Canonical consistency in video game universes is kind of a strange thing, given the loose nature of the story-telling and the tendency that most games have to go back and retcon plot points to better fit in with a new direction (Kojima says hello). Out of all the various franchises, Mass Effect has had a rock-solid fictional underpinning, thanks to the tireless work by the writing staff at BioWare. The in-game Codex has hundreds of entries that are incredibly detailed, giving you back story on everything from krogan reproduction to how spaceships prevent static electricity buildup while travelling at lightspeed.
Given the thorough nature of the Mass Effect universe, you might understand why the new novel, Mass Effect: Deception, is getting ripped to shreds for its heaps of inconsistencies. Written by series newcomer William C. Dietz, Deception picks up the story started by previous author and BioWare employee Drew Karpyshyn and manages to fumble even the most basic facts. There’s a Google Document detailing the many ways that Mass Effect: Deception drops the fictional ball, and it’s kind of hilarious to read.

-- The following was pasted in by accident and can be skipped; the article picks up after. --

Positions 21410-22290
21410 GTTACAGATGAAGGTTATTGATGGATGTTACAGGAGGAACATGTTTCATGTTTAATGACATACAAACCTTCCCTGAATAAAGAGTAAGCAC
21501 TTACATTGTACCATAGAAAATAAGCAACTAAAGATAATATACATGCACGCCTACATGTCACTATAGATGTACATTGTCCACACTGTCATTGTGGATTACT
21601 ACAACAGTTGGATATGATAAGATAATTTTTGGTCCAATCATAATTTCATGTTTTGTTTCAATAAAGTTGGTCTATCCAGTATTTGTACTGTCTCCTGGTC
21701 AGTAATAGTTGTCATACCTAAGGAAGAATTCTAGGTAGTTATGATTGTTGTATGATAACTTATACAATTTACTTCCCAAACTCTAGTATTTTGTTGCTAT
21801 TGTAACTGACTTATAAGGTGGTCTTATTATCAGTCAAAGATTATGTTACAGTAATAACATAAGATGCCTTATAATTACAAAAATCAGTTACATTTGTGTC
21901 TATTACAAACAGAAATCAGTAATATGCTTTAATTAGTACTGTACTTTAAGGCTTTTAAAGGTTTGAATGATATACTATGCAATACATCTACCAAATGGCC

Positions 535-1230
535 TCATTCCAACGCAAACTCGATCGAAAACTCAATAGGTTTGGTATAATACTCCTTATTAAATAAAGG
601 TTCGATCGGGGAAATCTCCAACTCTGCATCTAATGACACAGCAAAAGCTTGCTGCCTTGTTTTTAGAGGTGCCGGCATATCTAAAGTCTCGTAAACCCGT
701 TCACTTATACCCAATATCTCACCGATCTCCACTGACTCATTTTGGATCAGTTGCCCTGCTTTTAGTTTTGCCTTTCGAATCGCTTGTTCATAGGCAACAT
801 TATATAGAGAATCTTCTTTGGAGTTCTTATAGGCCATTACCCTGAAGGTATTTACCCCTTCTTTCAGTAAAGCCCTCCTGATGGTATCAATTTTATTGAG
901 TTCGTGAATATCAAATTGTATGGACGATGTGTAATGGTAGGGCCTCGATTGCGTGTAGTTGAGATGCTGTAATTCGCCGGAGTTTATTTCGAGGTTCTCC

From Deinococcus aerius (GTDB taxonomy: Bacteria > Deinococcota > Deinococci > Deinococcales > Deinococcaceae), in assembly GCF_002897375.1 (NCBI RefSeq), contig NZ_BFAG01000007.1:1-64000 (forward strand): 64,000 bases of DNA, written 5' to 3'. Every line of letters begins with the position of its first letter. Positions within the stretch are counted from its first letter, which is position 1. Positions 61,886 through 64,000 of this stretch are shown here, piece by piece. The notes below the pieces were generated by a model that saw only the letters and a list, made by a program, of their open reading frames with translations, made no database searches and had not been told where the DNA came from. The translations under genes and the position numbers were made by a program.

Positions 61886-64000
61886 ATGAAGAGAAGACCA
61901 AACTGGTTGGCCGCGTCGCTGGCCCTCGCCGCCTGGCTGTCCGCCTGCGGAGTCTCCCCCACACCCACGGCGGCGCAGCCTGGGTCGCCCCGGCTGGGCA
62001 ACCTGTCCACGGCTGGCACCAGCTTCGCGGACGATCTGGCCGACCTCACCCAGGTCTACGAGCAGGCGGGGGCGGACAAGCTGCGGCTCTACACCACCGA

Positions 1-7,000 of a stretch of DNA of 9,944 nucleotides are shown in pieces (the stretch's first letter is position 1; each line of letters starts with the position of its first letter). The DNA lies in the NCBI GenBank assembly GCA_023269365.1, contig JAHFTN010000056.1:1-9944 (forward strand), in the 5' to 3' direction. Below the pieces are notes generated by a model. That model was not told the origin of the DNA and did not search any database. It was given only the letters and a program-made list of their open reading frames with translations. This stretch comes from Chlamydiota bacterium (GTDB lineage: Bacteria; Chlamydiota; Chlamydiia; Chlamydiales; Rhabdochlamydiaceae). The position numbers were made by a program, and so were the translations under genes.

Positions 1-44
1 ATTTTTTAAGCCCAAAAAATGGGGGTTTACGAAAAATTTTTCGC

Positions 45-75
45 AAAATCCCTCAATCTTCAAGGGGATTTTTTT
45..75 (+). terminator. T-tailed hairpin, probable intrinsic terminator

There’s a whole smattering of errors here which makes me wonder who greenlit the novel considering that it glosses over some pretty important parts of Retribution, the previous book. Characters who previously knew each other have magically forgotten that they met, and one character’s neural disorder (a significant aspect of the last novel) is written off as an “adolescent phase”. I’m not typically one to be slavishly adherent to an established canon (except for when Lucas made Mandalorians a pacifist culture), but I have to think that you want to at least maintain some consistency. As you can imagine, there’s quite the poop storm over this book, with one angered fan going as far as to set it on fire.
What do you guys think? Are fans over-reacting? Should the author and the publisher have taken more care? Go!
Source – Errors in ME: Deception